Yesterday at the Glasstire panel discussion on regionalism at the Modern in Fort Worth, Art Guy Michael Galbreth repeated over and over that “artists care about the world” — that they are looking to the world and their experience of it, and not to other art explicitely, for information for art-making. This is true. I recall with some nostalgia those blissful, uncomplicated years in college when I had eons of studio time to fiddle with the mess on my table and the mess in my brain — all gathered from the world — and patiently carve out a future in which, I was sure, I would be an Artist with a capital A, with space to think and make.
Fast forward nearly a decade and I find myself sans studio (unless my dining room table counts,with an old sideboard serving as a flat file), with little space for the sort of leveled, slow-paced thinking that being an artist requires. All this has something to do with the children I now have underfoot — offspring, friut of my loins, thorns in my side, balls on my chain, pains in my ass– wonderful, harebrained and dazzling little creations that have made life ponderously cumbersome, mathematically complicated and, subsequently, infinitely more rich. But the artist part is wanting, though the world chugs on around me.
If we do look to the world as artists, as Galbreth says, we are looking there for encouragement as much as we are for information — for other artists to serve as models for our particular way of being in the world, which is an odd, wonky feeling most of the time, at least for me. Since becoming a mother and struggling, by and large unsuccessfully, to balance the plates — nurture the urge of making and putting things into the world (besides children) while managing the other stuff of life — I’ve always looked to Barbara Hepworth. Without a wince and with smooth grace, Dame Hepworth spun those plates despite divorces, the death of a child, the long-illness of another, war, prejudice and all those personal human foibles that could leave a gal strung out and crazy. She just made it work, and I’m grateful to her for her total commitment to each of the hats she wore. She kicks me in the pants, through her beautiful work and words, on a regular basis.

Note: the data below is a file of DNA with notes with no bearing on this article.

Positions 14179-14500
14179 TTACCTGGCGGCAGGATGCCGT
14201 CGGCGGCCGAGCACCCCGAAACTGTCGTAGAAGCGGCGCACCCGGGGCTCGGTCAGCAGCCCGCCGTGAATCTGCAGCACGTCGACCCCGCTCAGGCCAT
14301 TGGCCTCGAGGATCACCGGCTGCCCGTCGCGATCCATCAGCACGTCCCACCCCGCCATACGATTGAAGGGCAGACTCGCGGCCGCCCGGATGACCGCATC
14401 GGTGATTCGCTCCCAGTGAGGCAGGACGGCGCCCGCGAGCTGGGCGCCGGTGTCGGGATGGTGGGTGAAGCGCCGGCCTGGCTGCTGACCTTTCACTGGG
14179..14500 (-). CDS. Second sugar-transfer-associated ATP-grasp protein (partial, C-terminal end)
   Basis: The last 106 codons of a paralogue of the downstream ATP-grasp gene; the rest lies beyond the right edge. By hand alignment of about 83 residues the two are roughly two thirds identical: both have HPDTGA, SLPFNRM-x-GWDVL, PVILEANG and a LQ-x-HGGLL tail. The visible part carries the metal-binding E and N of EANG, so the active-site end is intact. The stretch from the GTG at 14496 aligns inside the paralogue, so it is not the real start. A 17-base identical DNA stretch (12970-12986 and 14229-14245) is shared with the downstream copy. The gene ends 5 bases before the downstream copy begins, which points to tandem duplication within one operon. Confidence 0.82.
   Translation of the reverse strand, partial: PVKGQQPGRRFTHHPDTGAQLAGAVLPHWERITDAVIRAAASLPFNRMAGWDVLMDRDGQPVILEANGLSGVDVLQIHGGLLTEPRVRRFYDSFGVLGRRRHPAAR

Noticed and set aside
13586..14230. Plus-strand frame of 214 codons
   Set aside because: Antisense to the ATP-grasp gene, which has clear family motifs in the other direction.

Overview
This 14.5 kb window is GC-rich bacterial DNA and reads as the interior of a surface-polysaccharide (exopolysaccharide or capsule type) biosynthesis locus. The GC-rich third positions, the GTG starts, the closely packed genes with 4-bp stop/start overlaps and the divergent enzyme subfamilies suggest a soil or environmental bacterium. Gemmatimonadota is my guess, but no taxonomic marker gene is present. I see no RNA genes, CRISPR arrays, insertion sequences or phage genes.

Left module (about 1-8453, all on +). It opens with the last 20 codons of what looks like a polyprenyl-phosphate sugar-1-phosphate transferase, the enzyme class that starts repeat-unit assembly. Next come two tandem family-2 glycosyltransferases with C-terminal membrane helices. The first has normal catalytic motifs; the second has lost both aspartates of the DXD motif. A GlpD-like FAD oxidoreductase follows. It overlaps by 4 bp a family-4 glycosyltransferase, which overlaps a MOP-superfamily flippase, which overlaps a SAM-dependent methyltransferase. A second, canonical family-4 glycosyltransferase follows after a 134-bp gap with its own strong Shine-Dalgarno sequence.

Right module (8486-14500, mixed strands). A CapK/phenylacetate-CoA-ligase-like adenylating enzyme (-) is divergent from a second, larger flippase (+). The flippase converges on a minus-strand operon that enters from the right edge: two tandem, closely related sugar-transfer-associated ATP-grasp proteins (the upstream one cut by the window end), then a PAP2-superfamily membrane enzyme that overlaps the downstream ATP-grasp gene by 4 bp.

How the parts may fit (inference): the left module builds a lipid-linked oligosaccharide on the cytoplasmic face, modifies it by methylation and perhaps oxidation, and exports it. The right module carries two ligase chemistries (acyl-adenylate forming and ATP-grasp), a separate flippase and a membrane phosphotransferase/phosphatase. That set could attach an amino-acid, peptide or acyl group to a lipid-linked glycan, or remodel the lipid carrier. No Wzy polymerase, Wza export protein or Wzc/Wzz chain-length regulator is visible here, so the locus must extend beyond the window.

So Happy (Art) Mother’s Day, Babs. Thanks for
jabbing me in the ribs your example.
– I loved the family and everything to do with them. I loved the environment and the cooking. I used to cook and go in my studio. I had to have methods of working. If I was in the middle of a work and the oven burned or the children called for me, I used to make an arrangement with music, records, or poetry, so that when I went back to the studio, I picked up where I left off. I enjoyed it, you see; it was part of me.
(From “Art Talk, conversations with 15 woman artists”, Cindy Nemser 1975, Library of Congress Cataloging-in-Publication Data, 1995, p. 14)
– Our sense of touch is a fundamental sensibility which comes into action at birth – our stereognostic sense – the ability to feel weight and form and assess its significance. The form which have had special meaning for me since childhood have been the standing form (which is the translation of my feelings towards the human being standing in the landscape) the two forms (which is the tender relation of one living thing besides another); and the closed form, such as the oval, spherical or pierced form (sometimes incorporating colour) which translates for me the association and meaning of gesture in landscape; in the repose of say a mother and child… …In all these shapes the translation of what one feels about man and nature must be conveyed by the sculptor in terms of mass, inner tension, and rhythm, scale in relation to our human size and the quality of surface which speaks through our hands and eyes.
(From “Barbara Hepworth, A Pictorial autobiography”, New York, Praeger Publishers, 1970, p. 284)
My studio was a jumble of children, rocks, sculptures, trees, importunate flowers and washing.
(From “Barbara Hepworth, A Pictorial autobiography”, New York, Praeger Publishers, 1970, p. 283)
– There is an oval sculpture of 1943. I was in despair because my youngest daughter, one of the triplets, had osteomyelitis. In those days the war was on and you couldn’t get anything. She was ill for four years. I thought the only thing I can do to help this awful situation, because we never knew if it would worsen, is to make some beautiful object. Something as clean as I can make it as a kind of present for her. It’s happened again and again. When my son died, he was killed (in the war, fh), it’s the only way I can go on.
(From “Art Talk, conversations with 15 woman artists”, Cindy Nemser 1975, Library of Congress Cataloging-in-Publication Data, 1995, p. 19)
– At no point do I wish to be in conflict with any man or masculine thought. It doesn’t enter my consciousness. I think art is anonymous. It’s not competitive with men. It’s a complementary contribution. I’ve said that and I do believe it, that one does contribute to art and that’s nothing to do with being male or female… …I don’t think a good work of art can just be said to be feminine or masculine… art’s either good or isn’t.
(From “Art Talk, conversations with 15 woman artists”, Cindy Nemser 1975, Library of Congress Cataloging-in-Publication Data, 1995, pp. 15-16)
also by Lucia Simek
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